What is SDWAN and Which One is Right for Your Business?

SD-WANs are one of the biggest trends in enterprise networking today, even more so when combined with current interest in SASE architectures. Companies of all sizes are looking toward this next generation WAN technology as the best alternative to legacy networks to connect far-flung offices to resources hosted in the data center and the cloud. Many analysts and research firms expect the market to reach into the billions over the next couple of years.

Today, there is some confusion in the market as to whether SD-WAN is a component of SASE, or if it is a standalone set of capabilities.  Though the analyst forecast detailed later in this blog incorporates it within the overall SASE market, networking is still a distinct buying center.  The remainder of this blog looks at options for SD-WAN deployment, with an understanding that SASE capabilities will dovetail into this depending upon the suitability of the deployment model.

With that foundation, what exactly is an SD-WAN? What is all the fuss about? How does SD-WAN work? And the obvious question about how does SD-WAN help keep my network secure? Is it the same old hardware wrapped in new packaging or is it something worth investing your time and money in? Let’s find out.

Attracted by the potential, vendors from all walks are wading in: Start-ups, telcos, and edge-router providers are each offering a different take on the basic idea. Understanding the core differences is key. Whether you’re a mid-sized business or a global enterprise, the following information should help you understand what SD-WAN does and which is right for you.

SD-WAN Connectivity Options:
Private Core, MPLS, and internet for on-premises and remote


Software-Defined Wide Area Network (SDWAN) simplifies enterprise connectivity to remote locations and branch offices, providing needed flexibility, centralized control and monitoring, and reduced WAN costs.

Common features of an SD-WAN include the ability to:

  • Combine network links serving one location into a single pool of capacity available for all applications and services
  • Customize bandwidth and connectivity to meet the needs of specific network services, locations, or users
  • Centrally define and manage policies and network traffic without requiring manual configuration at each device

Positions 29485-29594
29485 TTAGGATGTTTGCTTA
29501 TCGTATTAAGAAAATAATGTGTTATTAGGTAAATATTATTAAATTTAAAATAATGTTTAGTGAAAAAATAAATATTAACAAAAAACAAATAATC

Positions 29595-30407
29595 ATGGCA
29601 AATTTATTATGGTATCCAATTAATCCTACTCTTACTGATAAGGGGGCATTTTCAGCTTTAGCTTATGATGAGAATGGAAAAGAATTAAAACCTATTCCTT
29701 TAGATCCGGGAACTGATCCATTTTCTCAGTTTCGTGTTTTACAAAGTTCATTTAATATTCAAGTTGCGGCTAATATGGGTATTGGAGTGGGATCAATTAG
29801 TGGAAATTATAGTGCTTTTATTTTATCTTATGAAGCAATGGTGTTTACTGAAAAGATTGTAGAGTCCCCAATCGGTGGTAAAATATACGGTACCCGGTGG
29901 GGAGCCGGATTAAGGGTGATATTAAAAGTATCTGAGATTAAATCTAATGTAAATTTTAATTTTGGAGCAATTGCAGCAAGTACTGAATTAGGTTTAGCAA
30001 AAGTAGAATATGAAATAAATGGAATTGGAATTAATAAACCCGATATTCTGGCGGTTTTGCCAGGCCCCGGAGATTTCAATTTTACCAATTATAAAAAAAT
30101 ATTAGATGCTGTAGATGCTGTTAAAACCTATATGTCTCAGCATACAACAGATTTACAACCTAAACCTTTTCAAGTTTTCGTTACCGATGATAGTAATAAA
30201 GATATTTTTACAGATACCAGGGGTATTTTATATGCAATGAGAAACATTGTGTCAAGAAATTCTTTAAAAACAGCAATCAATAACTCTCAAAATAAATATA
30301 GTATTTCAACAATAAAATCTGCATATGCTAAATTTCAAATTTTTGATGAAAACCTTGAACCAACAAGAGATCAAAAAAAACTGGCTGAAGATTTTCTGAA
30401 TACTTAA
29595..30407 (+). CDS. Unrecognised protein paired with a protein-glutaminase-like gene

How SD-WAN Works?

SD-WAN centralizes control in the cloud and combines functions at the edge, so customers gain greater flexibility and performance combined with better economics.



There are three basic types of SD-WAN deployments: Internet-based SD-WANs, Telco and MSP Managed Service SD-WANs, and SD-WAN as-a-Service.  The performance needs of your global users and applications, the skillset of your in-house team, and your appetite for taking on the job of building and managing an SD-WAN, will determine which deployment option is best for your business.

1.  Internet-based SD-WAN (Do-it-Yourself, or DIY)

Internet-based SD-WANs, also known as DIY, use appliances at each company location, either behind routers or replacing them as the branch connection to the enterprise network and to the internet (SD-WAN appliances can also collapse the typical branch stack by replacing appliances for WAN optimization and firewalls).

Network traffic is forwarded over legacy MPLS links or the internet depending on performance considerations and established policies.  While using the internet to complement MPLS offers a low-cost, flexible, and rapid deployment option, and makes it easier to connect users to cloud/SaaS applications, performance of the public internet is often spotty, particularly over longer distances and in parts of the world where the internet is less reliable. Latency, packet loss and jitter are inherent to the internet and these issues are aggravated with distance.

Internet-based SD-WANs also leave the burden of managing the WAN on IT, and you still may have to invest in WAN optimization and other technologies to have a fully functioning network.

2. Telco or MSP Managed Service SD-WAN

With a managed service SD-WAN, the customer pays a service provider to install and deliver connectivity, as well as any appliances the service may require.  The managed SD-WAN is a value-added service and may come with service level agreements (SLAs), but the managed service is typically deployed using some of the same hardware to support internet-based SD-WANs and will typically rely on the public internet for access to cloud/SaaS applications, meaning the same caveats apply: application performance and user experience will suffer over greater distances.  In addition, the telco or MSP offering the managed service will rely on hardware and software from one or more networking and security vendors, creating support handoffs that result in a less than stellar experience.

3. SDWAN as-a-Service

With SD-WAN as-a-Service, which we call a Cloud-First WAN, companies acquire SD-WAN much the way they buy cloud services today, using a consumption model.  Instead of constructing their own SD-WAN using the internet, or having a service provider deliver that same tech, next-generation networks such as Aryaka’s fully managed Cloud-First WAN combine the security and reliability of a private network with the flexibility, low cost, and quick deployment of the internet to deliver a superior connectivity solution and support experience.